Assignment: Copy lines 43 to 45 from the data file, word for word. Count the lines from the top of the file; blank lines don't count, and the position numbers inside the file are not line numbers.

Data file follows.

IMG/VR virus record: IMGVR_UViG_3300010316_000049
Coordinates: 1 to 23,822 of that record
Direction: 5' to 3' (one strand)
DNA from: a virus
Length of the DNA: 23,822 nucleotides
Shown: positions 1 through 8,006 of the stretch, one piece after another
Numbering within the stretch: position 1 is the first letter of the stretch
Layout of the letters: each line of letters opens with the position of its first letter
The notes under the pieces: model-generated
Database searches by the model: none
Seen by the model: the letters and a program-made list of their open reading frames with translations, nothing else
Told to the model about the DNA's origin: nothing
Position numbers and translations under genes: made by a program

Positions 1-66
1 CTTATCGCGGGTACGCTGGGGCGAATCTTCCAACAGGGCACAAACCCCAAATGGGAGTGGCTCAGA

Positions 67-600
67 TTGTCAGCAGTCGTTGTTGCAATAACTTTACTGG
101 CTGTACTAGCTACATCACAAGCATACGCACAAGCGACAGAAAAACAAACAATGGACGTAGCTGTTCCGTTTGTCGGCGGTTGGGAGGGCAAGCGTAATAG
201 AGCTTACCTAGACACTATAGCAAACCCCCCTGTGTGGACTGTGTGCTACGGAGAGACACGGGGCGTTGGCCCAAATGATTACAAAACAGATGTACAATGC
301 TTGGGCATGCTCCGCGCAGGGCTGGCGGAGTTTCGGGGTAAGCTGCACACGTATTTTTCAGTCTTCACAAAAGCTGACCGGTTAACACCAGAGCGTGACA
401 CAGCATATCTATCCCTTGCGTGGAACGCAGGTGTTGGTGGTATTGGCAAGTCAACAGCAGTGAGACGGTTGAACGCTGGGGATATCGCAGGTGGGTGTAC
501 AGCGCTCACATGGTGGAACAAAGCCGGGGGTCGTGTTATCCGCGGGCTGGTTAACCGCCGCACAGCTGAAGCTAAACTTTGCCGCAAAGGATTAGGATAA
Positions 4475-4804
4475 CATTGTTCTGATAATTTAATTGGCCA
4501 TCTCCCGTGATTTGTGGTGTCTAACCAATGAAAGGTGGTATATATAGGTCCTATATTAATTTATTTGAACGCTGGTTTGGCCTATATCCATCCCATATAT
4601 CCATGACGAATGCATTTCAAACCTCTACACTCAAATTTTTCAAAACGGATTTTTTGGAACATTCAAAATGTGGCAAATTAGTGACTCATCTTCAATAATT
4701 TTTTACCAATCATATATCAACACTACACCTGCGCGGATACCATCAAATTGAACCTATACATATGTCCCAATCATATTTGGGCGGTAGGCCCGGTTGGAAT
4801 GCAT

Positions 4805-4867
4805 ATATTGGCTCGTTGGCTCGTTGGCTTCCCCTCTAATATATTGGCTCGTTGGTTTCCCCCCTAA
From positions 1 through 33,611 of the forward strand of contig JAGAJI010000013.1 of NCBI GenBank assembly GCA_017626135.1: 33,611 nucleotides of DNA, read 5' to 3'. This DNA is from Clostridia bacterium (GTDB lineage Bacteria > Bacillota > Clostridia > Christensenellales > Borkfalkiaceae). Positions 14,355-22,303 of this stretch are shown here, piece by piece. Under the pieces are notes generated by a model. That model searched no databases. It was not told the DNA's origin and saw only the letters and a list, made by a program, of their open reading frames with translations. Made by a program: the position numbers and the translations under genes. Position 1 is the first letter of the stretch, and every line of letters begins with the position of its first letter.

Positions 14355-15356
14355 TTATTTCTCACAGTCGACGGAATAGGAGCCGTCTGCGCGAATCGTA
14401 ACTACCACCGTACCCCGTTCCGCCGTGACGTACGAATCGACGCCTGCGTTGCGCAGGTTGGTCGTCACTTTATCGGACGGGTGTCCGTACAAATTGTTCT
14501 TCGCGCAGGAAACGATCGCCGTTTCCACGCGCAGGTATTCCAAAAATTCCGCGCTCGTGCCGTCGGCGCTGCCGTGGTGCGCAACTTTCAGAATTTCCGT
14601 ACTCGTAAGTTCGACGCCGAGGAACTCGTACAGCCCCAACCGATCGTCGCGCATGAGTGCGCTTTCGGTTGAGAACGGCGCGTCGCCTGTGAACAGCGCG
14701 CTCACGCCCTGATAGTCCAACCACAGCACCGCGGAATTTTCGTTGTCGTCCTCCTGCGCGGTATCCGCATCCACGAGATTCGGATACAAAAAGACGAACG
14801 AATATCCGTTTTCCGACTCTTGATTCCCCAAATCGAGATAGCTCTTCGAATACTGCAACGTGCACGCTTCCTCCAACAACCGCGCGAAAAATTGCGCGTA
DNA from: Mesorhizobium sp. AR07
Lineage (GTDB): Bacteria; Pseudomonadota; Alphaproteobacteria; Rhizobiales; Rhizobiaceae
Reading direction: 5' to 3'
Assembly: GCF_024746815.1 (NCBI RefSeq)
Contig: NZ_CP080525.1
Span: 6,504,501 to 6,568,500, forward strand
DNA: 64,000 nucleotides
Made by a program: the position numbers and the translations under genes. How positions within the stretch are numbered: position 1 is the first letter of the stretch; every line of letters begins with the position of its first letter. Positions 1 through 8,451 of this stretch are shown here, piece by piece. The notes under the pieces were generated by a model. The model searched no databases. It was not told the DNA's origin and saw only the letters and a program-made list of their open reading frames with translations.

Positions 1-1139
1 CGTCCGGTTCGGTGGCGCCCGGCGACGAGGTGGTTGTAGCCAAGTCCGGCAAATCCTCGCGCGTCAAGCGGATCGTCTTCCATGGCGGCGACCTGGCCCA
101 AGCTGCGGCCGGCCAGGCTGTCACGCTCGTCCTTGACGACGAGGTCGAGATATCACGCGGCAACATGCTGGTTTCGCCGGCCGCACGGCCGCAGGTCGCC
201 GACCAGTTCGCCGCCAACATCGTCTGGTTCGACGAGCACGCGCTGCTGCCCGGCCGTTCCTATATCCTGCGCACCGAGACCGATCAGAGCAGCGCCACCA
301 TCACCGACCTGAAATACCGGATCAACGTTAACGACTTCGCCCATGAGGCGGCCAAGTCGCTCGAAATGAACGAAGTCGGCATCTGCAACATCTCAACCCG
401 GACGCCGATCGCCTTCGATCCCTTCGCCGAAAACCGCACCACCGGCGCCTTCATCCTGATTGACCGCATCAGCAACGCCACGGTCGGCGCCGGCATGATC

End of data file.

Contig: NZ_CP080525.1
Span: 6,504,501 to 6,568,500, forward strand
DNA: 64,000 nucleotides